Partly because the Army's restructuring means money and jobs in the states of lawmakers on committees overseeing the Defense Department budget, Congress has not confronted many of the questions being raised by Army officers.

Defense Secretary Caspar W. Weinberger recently brushed aside objections by former Pentagon manpower chief Lawrence J. Korb, who said this is the wrong time to spend billions on an experiment. Weinberger kept light-division funding in the fiscal 1987 budget going to Congress in February.

Weinberger and Secretary of State George P. Shultz are scheduled to grapple with the murky issue of Low Intensity Conflict at a conference at Fort McNair in Washington on Jan. 14-15. The main challenges raised by professional Army officers are:

*Low Intensity Conflict has become too deadly for the best infantry moving without armor because modern weapons are being exported even to the poorest countries. Fast-firing Soviet helicopter gunships sent to Nicaragua are cited as a case in point.

Although North Vietnamese infantry combated U.S. firepower with the stealth and speed of the infantryman, critics of the light-infantry concept contend that the American people would never tolerate the high number of casualties incurred by the North Vietnamese.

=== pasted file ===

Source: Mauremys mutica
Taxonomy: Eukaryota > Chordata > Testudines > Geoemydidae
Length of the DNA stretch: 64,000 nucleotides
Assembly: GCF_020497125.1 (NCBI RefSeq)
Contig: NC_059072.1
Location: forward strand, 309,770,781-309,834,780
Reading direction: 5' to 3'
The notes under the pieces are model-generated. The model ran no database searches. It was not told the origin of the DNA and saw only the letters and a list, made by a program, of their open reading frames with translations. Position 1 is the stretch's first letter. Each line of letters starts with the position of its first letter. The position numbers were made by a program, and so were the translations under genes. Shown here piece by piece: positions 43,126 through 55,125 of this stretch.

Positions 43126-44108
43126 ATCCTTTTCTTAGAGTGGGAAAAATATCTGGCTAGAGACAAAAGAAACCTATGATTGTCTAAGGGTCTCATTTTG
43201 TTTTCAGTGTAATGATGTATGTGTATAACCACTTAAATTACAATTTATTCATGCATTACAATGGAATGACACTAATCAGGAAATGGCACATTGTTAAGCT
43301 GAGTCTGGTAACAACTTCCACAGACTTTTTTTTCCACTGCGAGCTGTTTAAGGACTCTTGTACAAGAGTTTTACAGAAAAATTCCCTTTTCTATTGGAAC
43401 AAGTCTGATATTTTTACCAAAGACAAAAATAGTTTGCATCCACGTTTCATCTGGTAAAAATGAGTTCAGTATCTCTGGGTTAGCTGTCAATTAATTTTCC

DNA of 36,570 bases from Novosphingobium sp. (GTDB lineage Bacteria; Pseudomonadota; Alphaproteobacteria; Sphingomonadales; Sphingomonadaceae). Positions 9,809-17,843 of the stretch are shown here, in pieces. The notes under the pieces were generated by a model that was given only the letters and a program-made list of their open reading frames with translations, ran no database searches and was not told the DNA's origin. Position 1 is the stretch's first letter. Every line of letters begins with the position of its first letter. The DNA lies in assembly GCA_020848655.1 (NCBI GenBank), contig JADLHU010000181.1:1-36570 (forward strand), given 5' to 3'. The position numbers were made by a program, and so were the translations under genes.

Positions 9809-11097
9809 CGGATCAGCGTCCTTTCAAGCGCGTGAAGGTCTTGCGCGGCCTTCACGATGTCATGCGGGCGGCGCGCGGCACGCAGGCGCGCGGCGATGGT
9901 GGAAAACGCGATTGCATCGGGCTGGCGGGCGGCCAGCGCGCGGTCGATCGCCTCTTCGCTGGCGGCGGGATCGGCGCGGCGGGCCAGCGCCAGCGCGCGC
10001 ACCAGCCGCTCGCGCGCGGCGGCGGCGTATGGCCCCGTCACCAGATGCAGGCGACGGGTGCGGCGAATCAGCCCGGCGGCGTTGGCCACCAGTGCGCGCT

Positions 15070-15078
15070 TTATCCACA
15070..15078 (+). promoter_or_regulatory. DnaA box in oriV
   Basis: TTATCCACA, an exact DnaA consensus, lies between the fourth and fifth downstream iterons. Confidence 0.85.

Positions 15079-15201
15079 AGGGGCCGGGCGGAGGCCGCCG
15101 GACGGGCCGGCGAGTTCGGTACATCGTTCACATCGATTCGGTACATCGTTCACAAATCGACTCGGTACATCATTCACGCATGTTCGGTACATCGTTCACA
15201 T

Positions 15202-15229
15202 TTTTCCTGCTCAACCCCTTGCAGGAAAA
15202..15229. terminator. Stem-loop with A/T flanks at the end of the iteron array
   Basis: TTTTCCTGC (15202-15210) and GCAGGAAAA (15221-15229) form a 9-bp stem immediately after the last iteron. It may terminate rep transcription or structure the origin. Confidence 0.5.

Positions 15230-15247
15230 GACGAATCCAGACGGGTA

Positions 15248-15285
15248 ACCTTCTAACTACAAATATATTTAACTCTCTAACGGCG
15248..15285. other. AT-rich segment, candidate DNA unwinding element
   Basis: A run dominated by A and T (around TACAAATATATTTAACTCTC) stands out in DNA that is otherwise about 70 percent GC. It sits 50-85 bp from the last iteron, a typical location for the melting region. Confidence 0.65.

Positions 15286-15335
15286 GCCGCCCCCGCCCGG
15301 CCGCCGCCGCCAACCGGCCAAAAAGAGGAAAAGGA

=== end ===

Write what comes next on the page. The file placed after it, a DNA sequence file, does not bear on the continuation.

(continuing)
*The light division can only fight for three days before running out of bullets and beans. If rushed to a world trouble spot, it might find itself desperately awaiting replacements and supplies that take weeks to arrive.

An ancillary argument is that the Marines already have assault troops afloat near such trouble spots, together with ships stuffed with supplies to keep them fighting, so why have a similar Army force?

*Robbing support units of men to obtain infantrymen for the light divisions will make the underpinning for fighting units so thin that the Army will not be able to fight as long as it can today, especially in Europe.

Gen. Bernard W. Rogers, supreme allied commander in Europe, in making this argument, warned that he has only 56 percent of the ammunition handlers, mechanics and truck drivers needed to maintain a fight in Europe. While saying light divisions have their place, Rogers said the Army should build them by expanding and obtaining a bigger slice of the total defense budget.

Wickham and his allies offer rebuttals, saying light-infantry units would fight only where the terrain is advantageous and would be kept resupplied and, if necessary, supported with "plugs" of artillery units. They said the Marines cannot cover all of the places where the president might want to send a force and that forming divisions without expanding is forcing efficiency and automation on the Army without cutting muscle or staying power.

Soldiers being trained here to become a new generation of light infantry look much like GIs have always looked in the field: loaded down, weary and exasperated but getting on with the job at hand.

An Army Ranger officer training them said the light infantry live in the field a week at a time rather than go to the barracks every night like ordinary trainees. But he acknowledged that most of their training is fairly standard, just more intense.